By Mayor Greg Stanton and Mayor Jonathan Rothschild
Arizona is finally coming out of this recession. We’re on the road to recovery. But if we don’t want that road to dead-end up ahead, we need to act on a simple truth: Better education attracts businesses that create jobs.
Our state has hit some lows over the past few years, but one of the worst had to be former Intel CEO Craig Barrett’s comment in 2011, when he said that if Intel had to do it over again, it would likely not come to Arizona due to the lack of support for public education.
That was a kick in the rear, and we desperately needed it.
The truth is that Arizona’s economy is coming back, but to keep it on track, we need two main ingredients: business and education.
Today, the number of U.S. jobs that require education beyond high school has doubled from the 1970s. So, to bring employers to Arizona and keep them here, an educated workforce is essential.
Improving our education system and reducing the dropout rate are key to Arizona’s economic and internationally competitive future. Simply put, education is an economic-development issue.
This is why we’re asking Arizona’s business community to join us in advocating for education. Employers need a quality workforce to be competitive. Beyond that, business executives want their children to have quality schools. So do their employees.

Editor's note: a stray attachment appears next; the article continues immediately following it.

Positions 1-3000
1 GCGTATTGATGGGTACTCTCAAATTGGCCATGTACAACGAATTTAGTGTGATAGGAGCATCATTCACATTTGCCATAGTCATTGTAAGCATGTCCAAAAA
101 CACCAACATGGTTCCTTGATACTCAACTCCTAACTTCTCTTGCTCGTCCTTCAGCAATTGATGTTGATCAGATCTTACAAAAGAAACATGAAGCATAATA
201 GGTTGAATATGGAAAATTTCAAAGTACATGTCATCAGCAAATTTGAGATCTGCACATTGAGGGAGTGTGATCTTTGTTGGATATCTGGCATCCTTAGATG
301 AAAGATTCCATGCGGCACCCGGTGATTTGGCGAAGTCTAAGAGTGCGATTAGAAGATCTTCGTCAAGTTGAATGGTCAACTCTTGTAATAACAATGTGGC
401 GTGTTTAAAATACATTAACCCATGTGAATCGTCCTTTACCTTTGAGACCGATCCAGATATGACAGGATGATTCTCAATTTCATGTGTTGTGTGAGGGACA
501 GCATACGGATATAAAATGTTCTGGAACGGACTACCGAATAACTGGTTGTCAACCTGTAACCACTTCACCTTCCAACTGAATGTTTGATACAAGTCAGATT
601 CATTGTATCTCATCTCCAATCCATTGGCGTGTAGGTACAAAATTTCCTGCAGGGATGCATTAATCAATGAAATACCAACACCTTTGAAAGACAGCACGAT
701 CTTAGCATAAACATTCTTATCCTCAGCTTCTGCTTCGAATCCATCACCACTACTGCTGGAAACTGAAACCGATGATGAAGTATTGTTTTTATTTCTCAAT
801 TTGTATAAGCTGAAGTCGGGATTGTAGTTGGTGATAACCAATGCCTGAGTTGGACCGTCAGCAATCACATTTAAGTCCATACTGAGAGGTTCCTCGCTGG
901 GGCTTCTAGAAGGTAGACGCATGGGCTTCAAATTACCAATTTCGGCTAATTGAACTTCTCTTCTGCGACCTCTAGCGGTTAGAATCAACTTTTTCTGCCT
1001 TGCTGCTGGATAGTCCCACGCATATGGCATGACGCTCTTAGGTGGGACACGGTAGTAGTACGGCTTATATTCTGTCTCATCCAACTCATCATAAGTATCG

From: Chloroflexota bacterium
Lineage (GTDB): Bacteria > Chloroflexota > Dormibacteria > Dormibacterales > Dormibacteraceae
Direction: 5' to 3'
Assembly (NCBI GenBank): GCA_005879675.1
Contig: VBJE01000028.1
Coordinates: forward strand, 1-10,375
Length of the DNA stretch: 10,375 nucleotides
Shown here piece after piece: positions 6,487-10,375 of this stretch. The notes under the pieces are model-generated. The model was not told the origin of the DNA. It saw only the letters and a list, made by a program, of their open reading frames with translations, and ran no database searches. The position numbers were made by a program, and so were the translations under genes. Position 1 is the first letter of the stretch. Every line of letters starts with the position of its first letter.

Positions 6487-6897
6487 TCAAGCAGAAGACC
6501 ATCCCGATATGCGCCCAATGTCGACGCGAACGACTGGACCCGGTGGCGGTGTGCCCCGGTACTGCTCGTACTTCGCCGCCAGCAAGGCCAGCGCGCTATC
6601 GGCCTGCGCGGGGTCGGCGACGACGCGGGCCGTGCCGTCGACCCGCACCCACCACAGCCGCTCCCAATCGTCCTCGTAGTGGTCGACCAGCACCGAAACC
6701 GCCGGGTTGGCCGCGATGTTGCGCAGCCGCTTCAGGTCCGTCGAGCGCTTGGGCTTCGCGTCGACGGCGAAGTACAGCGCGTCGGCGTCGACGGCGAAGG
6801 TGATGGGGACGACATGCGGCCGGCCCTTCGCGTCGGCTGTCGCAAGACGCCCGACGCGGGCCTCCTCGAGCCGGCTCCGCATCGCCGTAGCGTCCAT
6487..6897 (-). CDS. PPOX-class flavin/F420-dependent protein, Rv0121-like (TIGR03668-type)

While there’s still time this legislative session, we all — the business community especially — need to deliver the message to our state Legislature to draw the line at more cuts to public education. It’s bad for our economy and our children.
Creative partnerships between the business community, local government and our schools, as well as getting business leaders involved directly in school-based programs, are a big part of the solution. It’s critical that leaders in business and government work closely with leaders in education.
In Arizona, when it comes to supporting our schools, it’s an all-hands-on-deck issue.
With a great education, our kids will be well-equipped to help Arizona compete in a global economy. Our business community, our state legislature, our local governments and all of us need to do what we can, today, to make sure it happens.